I'll never replace or sell my Lumix 20, but I will be adding the Olympus lens. It doesn't seem to have the absolute sharpness of the Panasonic, but it gives me a 35mm equivalent lens, seems unusually free of longitudinal CA (longitudinal CA is one of my pet peeves in a lens), and has really pleasing bokeh character to my eye. Strikes a wonderful balance of size, weight (120g), AF speed, build and optical performance. Price not so bad for all of that.

Craig said "My first question is, will this lens, like nearly every other native Micro Four Thirds lens, have outrageous barrel distortion that is automatically corrected in JPEGs but very visible in RAWs if you don't use Olympus' own RAW processing software?"

The answer is yes and no. Yes it has the same amount of marked distortion seen with lenses like the Oly 17/1.8 and Pana 20/1.7 when processed without software correction. And no, the distortion is not very visible if you don't use Olympus' own RAW processing sofware. It's also automatically addressed in the most popular 3rd party RAW processing apps, including Lightroom/ACR, Aperture, and C1.

Your second question? :)

As much as I love the performance of the Lumix 20mm, it's just that little bit too long. Just my preferences. I need 17 and this is going to be hard to resist.

Ken Tanaka's right! Doesn't really matter to me as I'm not in that price bracket but if I was it would be enough to make me purposely go somewhere else. They can't even supply the (probably outsourced) 15mm lens cap.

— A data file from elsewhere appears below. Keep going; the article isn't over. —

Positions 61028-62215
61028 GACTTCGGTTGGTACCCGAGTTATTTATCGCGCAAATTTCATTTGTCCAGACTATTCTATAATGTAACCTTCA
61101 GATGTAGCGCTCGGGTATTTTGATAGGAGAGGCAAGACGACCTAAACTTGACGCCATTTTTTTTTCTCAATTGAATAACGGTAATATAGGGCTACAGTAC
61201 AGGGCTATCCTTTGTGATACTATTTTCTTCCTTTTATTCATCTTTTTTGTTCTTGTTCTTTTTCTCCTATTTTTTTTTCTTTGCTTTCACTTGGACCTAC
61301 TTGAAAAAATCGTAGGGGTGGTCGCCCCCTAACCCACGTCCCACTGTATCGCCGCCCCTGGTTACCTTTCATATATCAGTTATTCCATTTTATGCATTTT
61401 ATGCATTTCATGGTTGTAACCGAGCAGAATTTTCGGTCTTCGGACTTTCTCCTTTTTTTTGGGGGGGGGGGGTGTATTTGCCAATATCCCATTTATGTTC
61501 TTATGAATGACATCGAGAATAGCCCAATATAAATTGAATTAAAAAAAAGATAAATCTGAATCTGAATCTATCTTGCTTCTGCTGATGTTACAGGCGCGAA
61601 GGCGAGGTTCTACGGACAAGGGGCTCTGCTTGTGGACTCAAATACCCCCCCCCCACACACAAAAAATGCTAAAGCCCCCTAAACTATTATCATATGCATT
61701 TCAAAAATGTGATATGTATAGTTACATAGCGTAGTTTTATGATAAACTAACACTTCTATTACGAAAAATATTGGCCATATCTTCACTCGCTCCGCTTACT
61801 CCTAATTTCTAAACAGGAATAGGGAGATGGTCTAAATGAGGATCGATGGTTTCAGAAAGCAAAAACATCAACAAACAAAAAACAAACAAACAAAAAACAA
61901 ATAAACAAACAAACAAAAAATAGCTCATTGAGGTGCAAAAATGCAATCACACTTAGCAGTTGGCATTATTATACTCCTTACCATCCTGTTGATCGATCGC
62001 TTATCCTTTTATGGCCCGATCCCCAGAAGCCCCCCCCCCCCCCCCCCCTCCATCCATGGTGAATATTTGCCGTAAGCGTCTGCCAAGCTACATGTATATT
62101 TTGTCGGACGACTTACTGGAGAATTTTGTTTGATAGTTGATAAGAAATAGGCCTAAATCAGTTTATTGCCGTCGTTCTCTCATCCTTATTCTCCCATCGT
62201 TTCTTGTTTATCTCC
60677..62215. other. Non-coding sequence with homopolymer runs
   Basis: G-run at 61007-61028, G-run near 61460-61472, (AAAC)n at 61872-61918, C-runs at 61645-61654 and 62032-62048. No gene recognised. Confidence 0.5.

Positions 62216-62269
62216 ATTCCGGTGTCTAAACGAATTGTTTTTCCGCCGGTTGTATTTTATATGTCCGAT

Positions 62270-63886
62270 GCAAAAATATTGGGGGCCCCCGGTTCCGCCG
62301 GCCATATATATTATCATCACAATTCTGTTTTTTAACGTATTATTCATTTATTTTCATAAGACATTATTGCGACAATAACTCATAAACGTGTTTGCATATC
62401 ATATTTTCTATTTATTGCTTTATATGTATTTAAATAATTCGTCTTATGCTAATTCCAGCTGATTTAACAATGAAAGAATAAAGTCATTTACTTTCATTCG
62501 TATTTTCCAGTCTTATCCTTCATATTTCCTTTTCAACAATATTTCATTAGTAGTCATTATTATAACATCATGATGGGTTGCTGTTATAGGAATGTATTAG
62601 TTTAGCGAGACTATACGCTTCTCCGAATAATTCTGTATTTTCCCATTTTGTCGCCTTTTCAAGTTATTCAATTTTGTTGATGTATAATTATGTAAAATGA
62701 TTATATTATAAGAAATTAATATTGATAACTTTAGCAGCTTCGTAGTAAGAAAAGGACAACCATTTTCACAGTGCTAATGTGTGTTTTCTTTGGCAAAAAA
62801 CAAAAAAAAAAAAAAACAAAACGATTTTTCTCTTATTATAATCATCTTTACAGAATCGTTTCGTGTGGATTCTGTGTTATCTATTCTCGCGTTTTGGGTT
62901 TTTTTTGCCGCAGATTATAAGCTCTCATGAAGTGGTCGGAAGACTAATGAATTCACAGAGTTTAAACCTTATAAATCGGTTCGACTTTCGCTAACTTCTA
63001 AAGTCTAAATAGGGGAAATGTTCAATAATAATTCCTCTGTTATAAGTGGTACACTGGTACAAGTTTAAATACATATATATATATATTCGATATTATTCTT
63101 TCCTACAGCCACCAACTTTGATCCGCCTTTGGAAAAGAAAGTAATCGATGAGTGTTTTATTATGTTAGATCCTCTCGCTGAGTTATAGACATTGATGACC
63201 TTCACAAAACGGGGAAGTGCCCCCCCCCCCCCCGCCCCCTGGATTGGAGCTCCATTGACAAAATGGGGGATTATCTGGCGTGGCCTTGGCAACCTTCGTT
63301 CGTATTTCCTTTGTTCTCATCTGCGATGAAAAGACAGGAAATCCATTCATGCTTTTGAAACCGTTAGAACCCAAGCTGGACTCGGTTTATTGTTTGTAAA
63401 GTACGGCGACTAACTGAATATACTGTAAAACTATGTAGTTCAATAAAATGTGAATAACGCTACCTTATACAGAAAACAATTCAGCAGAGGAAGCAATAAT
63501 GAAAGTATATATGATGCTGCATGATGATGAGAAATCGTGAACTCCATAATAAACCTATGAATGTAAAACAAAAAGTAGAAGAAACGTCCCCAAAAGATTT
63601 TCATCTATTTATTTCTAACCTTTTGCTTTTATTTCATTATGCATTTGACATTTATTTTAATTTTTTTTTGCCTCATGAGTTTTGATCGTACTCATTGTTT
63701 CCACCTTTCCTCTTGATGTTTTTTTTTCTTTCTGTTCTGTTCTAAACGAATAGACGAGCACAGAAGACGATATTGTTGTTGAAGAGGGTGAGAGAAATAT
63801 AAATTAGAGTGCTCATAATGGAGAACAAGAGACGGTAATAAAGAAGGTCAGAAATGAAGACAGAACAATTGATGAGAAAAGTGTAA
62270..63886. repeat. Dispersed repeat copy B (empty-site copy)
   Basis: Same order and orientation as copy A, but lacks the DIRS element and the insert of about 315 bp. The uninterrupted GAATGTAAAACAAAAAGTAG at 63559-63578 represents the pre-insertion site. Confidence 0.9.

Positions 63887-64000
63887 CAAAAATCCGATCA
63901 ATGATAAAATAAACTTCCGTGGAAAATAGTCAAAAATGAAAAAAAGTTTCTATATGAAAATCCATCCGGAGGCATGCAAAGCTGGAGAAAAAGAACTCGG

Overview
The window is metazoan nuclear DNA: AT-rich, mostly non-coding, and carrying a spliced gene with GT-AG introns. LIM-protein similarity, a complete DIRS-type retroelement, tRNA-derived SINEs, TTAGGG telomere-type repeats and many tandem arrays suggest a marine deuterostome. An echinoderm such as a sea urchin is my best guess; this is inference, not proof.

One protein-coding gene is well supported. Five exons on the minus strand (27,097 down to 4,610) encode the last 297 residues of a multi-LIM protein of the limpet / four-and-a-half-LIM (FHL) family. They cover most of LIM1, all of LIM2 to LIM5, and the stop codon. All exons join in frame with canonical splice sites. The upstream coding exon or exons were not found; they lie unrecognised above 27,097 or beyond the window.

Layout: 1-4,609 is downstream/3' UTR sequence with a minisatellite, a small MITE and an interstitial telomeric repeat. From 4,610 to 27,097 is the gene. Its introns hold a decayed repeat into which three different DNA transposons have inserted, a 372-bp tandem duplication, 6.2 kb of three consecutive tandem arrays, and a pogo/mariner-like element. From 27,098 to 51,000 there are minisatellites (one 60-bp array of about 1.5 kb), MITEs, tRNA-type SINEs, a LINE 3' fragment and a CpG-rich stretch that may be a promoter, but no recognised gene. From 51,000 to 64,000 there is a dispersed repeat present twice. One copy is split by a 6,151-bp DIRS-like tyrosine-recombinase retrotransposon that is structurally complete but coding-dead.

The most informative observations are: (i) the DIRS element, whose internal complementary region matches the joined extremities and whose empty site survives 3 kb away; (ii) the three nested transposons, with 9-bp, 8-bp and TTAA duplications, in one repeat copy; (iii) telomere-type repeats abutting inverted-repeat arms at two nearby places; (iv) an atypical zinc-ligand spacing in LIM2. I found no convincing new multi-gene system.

Am I the only one who actually likes the original 17 2.8? I use one on a little EPM1 and it makes for a nice little P&S combo. @ 5.6 even the corners are acceptably sharp.

I have the f2.8 version, which despite all the internet nay sayers isn't a bad little lens, but if the reviews of this new one are good I will buy it. I have a real soft spot (excuse the pun) for Olympus Zuiko lenses and 35mm equivalent is my standard.

Dear Craig,

1) Most u4/3 lenses don't have "outrageous" barrel distortion (the 12mm f/2 being a lens that does, as noted in my review).

2) Adobe Camera RAW automatically corrects geometric distortion. There's no need to use Olympus' software (I never do).

pax / Ctein

The more I read reviews and see the real-life images of the 17mm f/1.8, the more it appears to me that this lens is another missed opportunity by Olympus to create high quality lens for the Micro Four Thirds, in comparison with their Four Thirds SHG lenses.It does seem that the 17mm lens tested in these reviews still needs some IQ-"tuning" to explain its relatively high price (in comparison with the Olympus 45mm f/1.8 or Panasonic 20mm f/1.7).